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Qatar’s non-oil companies optimistic despite higher costs

Souq Waqif in Doha. Qatar's total business activity increased at the fastest rate in three months in February Imago/photothek via Reuters Connec
Souq Waqif in Doha. Qatar's total business activity increased at the fastest rate in three months in February
  • Activity growth fastest in three months
  • Overall cost pressures muted
  • Output and employment both up

Higher output and strong demand for goods and services helped Qatar’s non-oil private sector to record a faster improvement in business conditions in February than in the previous month, a survey shows.

The latest Purchasing Managers’ Index (PMI) survey by Qatar Financial Centre and S&P Global registered 51 in February, up from 50.4 in January.  

Overall sentiment for the coming 12 months was the most optimistic since last September. The optimism was attributed to business development plans, new clients and marketing campaigns.

Companies have sought efficiency gains by “destocking”, reducing their inventories for the third month running, after many GCC businesses initially stockpiled goods to counteract Red Sea disruptions, the survey found.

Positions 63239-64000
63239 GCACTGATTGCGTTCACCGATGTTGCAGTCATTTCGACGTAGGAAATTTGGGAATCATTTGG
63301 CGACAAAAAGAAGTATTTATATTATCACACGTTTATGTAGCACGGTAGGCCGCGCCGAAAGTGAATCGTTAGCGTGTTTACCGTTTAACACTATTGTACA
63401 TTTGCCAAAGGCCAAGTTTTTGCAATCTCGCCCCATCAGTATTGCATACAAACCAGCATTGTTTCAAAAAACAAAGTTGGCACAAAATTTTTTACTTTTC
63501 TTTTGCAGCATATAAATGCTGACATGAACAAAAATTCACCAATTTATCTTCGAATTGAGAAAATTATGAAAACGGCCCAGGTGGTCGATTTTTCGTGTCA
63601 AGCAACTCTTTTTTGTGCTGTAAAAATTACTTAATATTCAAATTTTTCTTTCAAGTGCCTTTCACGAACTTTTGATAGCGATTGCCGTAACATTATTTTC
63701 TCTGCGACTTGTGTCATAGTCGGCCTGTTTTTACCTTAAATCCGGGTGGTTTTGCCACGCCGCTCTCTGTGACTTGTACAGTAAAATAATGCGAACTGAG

The headline PMI showed total business activity increased in February at the fastest rate in three months, although growth remained below the 2023 average.

Output and employment increased, while the rate of new business growth was maintained. 

Companies made progress on clearing outstanding work, linking increased demand for goods, services and new orders to new customers and branch openings, the survey said. 

Average input prices rose in February, driven by wages and purchase costs. However, overall cost pressures remained muted. Average input costs rose only modestly, while output prices fell for the fourth consecutive month and at the strongest rate in two years.  

The survey is conducted among 450 private sector companies from Qatar’s manufacturing, construction, wholesale, retail and services sector. 

“The PMI rose further in February, reflecting sharper gains in output and employment in the Qatari non-energy economy,” said Yousuf Mohamed Al-Jaida, chief executive of the Qatar Financial Centre. 

Although new orders did not rise by as much as in January, the 12-month outlook brightened, and businesses were at their most confident since last September. 

Companies are taking on staff at the fastest rate in five months, and financial services registered the strongest job creation. The sector also posted faster new business expansion in February, bucking the wider trend.

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